band image


Concerning your sound it seems you have pride in creating an organic sound, hence recording at an analogue studio? Does it also mean you detest modern productions other bands use? In other words; do you listen to bands with triggered drums for instance?
Yes, but we’ve never recorded 100% analogue ether, but that’s just a coincidence. Using as much analogue equipment and hardware instead of software sounds in my opinion much more honest, warmer, rawer etc. But it’s the final product that counts, and your attitude towards treating your music right. I hate triggers and modern productions for death metal and black metal, and ESPECIALLY for thrash metal, but for some types of music and bands it can work. You just have to do what feels right for you and your music, and don’t follow trends because that’s hot shit then and there. It takes something special for me to get into albums that sound like that, but there are exceptions. Morbid Angel - Gateways for example is a fantastic album, with horrible sound. Some newer Mayhem stuff also. Dead Congregation use triggers, but I still consider them a great band. Not all is black and white, but it would take something pretty special for us to stray away from organic productions…

This is your second album for Indie Recordings whom you signed to after Nekromantheon got involved with them (if I’m correct). However, your previous album was also released by Relapse in the United States. Was that a one-off deal and will Indie handle your new album globally?
No, Obliteration signed first, but the Nekromantheon album came out first. This time Indie is handling it worldwide, but we are looking for a US release of the LP, as it’s so expensive to ship LP’s, and we want the maniacs over there to get the album on vinyl.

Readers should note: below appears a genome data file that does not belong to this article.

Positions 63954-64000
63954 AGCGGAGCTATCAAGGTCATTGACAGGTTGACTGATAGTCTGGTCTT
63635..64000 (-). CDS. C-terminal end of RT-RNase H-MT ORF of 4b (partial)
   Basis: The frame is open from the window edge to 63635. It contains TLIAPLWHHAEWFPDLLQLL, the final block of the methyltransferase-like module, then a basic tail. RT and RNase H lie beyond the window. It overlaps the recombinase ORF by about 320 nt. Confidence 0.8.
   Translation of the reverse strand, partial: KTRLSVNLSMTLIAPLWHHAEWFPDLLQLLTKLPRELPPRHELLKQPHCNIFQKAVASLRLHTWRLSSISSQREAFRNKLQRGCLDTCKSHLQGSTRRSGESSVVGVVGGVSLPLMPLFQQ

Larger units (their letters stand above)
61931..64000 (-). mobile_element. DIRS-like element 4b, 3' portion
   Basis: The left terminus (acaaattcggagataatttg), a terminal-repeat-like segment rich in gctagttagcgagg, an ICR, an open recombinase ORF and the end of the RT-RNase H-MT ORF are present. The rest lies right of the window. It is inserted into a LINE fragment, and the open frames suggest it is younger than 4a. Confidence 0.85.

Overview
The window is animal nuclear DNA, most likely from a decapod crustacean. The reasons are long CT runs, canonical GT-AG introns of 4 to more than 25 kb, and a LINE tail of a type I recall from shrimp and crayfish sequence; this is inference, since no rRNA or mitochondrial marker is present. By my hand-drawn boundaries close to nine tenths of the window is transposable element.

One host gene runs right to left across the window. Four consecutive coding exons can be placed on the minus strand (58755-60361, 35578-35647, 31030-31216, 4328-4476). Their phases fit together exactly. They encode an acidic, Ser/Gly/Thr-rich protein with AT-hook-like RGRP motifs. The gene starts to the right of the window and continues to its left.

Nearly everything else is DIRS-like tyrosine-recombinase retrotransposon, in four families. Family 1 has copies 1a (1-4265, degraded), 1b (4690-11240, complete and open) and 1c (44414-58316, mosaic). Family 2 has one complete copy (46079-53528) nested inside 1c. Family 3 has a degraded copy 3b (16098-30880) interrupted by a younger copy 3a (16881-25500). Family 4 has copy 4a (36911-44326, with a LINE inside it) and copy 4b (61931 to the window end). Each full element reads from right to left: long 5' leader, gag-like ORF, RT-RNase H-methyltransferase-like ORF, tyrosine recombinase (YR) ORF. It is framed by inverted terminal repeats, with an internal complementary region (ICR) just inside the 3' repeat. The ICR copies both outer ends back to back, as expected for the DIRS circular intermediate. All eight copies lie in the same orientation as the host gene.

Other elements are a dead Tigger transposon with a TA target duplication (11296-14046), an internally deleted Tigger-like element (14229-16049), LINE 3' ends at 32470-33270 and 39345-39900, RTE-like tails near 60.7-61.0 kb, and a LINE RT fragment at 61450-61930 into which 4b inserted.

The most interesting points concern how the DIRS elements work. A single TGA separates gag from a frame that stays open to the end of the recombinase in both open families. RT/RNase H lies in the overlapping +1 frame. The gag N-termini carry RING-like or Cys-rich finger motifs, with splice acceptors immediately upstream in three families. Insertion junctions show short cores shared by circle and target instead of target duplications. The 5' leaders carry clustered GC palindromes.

Having mentioned Nekromantheon in which two of you are involved, you guys are active in other bands too. Is that all easy to deal with when it comes to rehearsing, composing, touring and so on? Is there any band that you see as a priority or does that change whenever one of the bands has a new album out?
No, nothing is easy. For me Obliteration has always been the priority, but everything goes in cycles so we prioritize what’s active at the time. We don’t tour much or play that much live, we try to focus on shows we think are cool, with good line-ups that suits us. The most important is that the music and recordings are good. Everything else comes second.

What bands are you currently involved in besides Obliteration and what is the status of those bands?
I’m involved in Obliteration and Nekromantheon. I also play live bass for my buddies in Djevel. The rest in involved in Black Viper, Void Eater and Aura Noir (from time to time).

Do you actually feel you are part of a scene since you are in multiple bands? And what bands do you feel affiliated to?
I guess. Scene here in Oslo and Norway is pretty small and everyone knows each other, ish. That's gonna be a long list, but we have comrades in great bands all over the globe. You know who you are.

You are about to embark on a tour with Aura Noir and Vorbid. Is that the only tour you have planned so far or will you do more in that department? Any shows you are particularly looking forward to?
It’s the only tour planned and most likely the only tour we’ll do with this album, unless something really special comes our way. We are not gonna focus as much on live activity as we used to, making each show a tad more special than before. Time will tell. But we are not going on a bunch of tours. I always like going to Paris, so looking forward to that show, and the Polish dates in particular. And our release show in Oslo.

That’s all from this side. Anything else you’d like to get off your chest?
Thanks! Buy vinyl and listen to Sepulchral Zeal.

Deel dit interview met je vrienden

Meer informatie

<< vorige volgende >>